Cormorant and Moose Lake- Provincial Rod & Reel Program

 Moose Lake-some keen students
It was the start of a week-long adventure to northern Manitoba. Thankfully the sun was shining as I headed up Highway # 6 to The Pas. Since it was a Sunday I was hoping good friend Rick Hubbs would be able to take me out for some late afternoon fishing for lakers. Arriving around five p.m I was greeted by both Rick and his wife Fran with his new boat sitting in the driveway. Sure enough half an hour later we are skimming across the calm surface of Clearwater Lake.
Three hours later we had caught and released about 10 lake trout, the largest maybe six pounds, a great way to start the trip.
Rick with a laker!
On Monday we headed up to Cormorant Lake to visit the school as the first stop of my Provincial Rod & Reel visit for 2014. Sponsored by Manitoba Hydro, employee Ryan Gault, had picked me up on the way. In the back of his truck were 108 rods and reels for the students. After an enthusiastic greeting and presentation, the students got to enjoy a hot lunch, then received a new fishing outfit. Located on Cormorant Lake, the students would be heading down to the bridge in town to catch walleye and pike later that day!
Knot tying!
Tuesday we headed to Moose Lake and the brand new Frontier Mosakahiken School. Phys Ed teacher Robert Rideout and a number of his students were there to help Ryan and I unload and set up for the presentation to about 110 students.
Rideout also teaches an Expanded Options Program (EOP). The EOP program offers students the opportunity to take comprehensive two-week courses on a variety of topics including: flight and aviation, cosmetology, athletics, cooking and digital photography, just to mention a few. The courses are designed to be interesting and fun and something different from the norm, while at the same time giving them extra credits towards graduation. We often find that students with high absenteeism throughout the year start attending again when EOP courses begin.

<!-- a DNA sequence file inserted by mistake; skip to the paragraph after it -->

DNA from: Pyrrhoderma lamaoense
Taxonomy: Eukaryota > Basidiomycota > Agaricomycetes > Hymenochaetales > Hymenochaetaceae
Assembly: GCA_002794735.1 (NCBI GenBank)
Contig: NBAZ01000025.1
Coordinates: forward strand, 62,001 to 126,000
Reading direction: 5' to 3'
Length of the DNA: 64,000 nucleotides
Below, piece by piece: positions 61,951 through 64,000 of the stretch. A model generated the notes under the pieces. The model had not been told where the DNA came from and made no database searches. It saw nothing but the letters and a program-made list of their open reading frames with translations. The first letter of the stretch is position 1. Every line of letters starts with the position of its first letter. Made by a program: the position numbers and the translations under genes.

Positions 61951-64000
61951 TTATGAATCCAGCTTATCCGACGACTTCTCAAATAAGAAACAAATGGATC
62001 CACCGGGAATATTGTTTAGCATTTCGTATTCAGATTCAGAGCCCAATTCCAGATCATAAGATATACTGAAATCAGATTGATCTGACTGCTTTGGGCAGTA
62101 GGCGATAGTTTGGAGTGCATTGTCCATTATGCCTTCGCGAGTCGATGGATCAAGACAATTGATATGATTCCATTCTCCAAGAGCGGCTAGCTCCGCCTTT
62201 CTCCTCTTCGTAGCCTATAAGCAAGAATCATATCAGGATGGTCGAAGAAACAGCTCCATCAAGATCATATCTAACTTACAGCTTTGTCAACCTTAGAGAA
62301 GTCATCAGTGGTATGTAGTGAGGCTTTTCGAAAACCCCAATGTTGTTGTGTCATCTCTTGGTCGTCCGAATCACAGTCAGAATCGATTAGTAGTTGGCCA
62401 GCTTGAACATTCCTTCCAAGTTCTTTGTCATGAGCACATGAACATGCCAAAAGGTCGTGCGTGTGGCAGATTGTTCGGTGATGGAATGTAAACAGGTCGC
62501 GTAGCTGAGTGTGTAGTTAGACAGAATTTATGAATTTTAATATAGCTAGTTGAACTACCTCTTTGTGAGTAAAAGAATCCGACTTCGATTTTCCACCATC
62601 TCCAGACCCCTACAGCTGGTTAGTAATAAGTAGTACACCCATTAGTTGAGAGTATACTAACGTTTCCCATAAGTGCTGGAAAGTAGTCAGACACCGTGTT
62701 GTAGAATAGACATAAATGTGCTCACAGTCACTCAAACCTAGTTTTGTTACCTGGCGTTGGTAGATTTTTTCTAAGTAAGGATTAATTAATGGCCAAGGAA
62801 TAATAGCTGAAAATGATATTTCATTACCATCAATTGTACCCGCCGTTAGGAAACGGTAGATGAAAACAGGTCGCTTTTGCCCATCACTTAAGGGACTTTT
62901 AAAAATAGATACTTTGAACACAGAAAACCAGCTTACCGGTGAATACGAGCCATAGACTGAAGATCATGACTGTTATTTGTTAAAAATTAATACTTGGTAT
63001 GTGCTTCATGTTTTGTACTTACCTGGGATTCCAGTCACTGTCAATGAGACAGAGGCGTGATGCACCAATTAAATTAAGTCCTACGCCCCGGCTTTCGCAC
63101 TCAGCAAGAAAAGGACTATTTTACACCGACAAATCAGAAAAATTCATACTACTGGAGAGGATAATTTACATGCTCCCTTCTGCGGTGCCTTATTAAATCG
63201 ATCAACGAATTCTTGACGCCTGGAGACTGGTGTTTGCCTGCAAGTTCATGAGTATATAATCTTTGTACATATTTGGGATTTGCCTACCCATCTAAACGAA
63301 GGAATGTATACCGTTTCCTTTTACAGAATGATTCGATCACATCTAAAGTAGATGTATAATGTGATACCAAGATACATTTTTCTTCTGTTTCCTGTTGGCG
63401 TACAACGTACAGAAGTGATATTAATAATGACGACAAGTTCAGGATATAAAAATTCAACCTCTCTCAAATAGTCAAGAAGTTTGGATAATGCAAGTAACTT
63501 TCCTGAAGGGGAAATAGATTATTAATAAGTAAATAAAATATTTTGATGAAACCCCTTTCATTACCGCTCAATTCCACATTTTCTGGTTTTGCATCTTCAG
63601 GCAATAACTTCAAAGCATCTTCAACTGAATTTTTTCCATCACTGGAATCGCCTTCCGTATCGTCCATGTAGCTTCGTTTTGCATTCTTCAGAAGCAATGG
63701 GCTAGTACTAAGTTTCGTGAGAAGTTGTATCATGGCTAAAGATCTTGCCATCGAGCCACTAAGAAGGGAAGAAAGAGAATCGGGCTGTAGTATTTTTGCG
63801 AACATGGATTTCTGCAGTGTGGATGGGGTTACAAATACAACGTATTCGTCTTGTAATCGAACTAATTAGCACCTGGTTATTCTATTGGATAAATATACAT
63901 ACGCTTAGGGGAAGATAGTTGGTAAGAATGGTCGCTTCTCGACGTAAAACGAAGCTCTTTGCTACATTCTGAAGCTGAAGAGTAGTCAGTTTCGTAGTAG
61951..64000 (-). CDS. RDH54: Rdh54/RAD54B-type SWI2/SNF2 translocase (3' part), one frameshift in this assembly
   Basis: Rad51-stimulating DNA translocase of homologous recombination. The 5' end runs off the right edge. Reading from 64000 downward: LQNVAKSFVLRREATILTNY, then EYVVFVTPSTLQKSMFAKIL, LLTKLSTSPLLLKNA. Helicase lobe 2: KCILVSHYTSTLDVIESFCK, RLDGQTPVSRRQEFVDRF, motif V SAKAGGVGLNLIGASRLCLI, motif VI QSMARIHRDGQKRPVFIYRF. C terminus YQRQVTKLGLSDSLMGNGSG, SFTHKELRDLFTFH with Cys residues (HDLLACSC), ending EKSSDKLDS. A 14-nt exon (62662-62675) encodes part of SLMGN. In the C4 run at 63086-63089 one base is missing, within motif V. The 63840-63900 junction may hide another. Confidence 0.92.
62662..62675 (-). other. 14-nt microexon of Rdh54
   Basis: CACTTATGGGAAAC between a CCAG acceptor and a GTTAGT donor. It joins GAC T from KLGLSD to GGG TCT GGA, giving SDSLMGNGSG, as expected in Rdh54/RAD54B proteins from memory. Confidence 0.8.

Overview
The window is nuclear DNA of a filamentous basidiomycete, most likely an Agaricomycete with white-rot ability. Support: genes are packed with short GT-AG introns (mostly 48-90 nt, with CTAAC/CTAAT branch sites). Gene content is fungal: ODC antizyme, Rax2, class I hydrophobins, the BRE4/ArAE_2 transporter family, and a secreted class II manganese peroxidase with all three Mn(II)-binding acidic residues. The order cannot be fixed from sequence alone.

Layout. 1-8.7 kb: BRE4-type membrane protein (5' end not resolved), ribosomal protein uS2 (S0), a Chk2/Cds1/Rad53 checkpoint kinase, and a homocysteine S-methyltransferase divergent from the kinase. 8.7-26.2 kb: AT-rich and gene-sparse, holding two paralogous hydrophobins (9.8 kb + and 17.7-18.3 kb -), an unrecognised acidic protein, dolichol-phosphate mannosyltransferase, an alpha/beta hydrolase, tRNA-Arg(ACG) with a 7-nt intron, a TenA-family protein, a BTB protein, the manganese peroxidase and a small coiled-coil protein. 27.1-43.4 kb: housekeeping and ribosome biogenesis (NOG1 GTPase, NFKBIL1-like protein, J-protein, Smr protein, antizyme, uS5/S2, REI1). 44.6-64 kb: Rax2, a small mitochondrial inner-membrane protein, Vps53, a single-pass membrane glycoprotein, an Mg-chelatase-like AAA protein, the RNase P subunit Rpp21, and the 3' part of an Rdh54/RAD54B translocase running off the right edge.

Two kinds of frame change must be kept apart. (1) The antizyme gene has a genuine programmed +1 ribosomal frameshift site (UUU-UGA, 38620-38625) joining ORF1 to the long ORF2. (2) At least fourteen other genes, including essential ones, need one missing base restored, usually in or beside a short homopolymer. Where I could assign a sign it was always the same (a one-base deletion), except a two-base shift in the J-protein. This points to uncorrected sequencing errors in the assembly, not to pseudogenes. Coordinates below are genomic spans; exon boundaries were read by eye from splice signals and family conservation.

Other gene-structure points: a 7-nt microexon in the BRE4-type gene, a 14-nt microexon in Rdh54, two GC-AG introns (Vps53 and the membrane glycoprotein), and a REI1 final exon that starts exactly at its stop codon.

The Hunting and Fishing course is designed to get the students out onto the lakes and into the wilderness. Rideout says the goal when setting up the course was to make it as much hands-on as they could. They look into the community for elders, fishermen and hunters who have the skills and knowledge needed to survive and prosper in the out-of-doors. The students have deep respect for these individuals because they are from their own community and their skills are well known.

There are many objectives for the course. The course teaches hunting and fishing techniques, different types of gear, survival skills, fire making, and orienteering - including map and compass and using GPS. We also teach the students how to tie knots, snare rabbits, trap small animals, as well as species identification and species management. Rideout knows how important safety is so they offer a day of first aid and hunter safety training which provides the students with certification in these areas.

 Hunter training course

After Ryan and I completed the presentation and handed out 200 rods and reel for students we headed back to Clearwater, knowing that these were in good hands. Sure enough, later that day the town dock was lined with students using their new equipment

Coming:  Thompson is the next stop!


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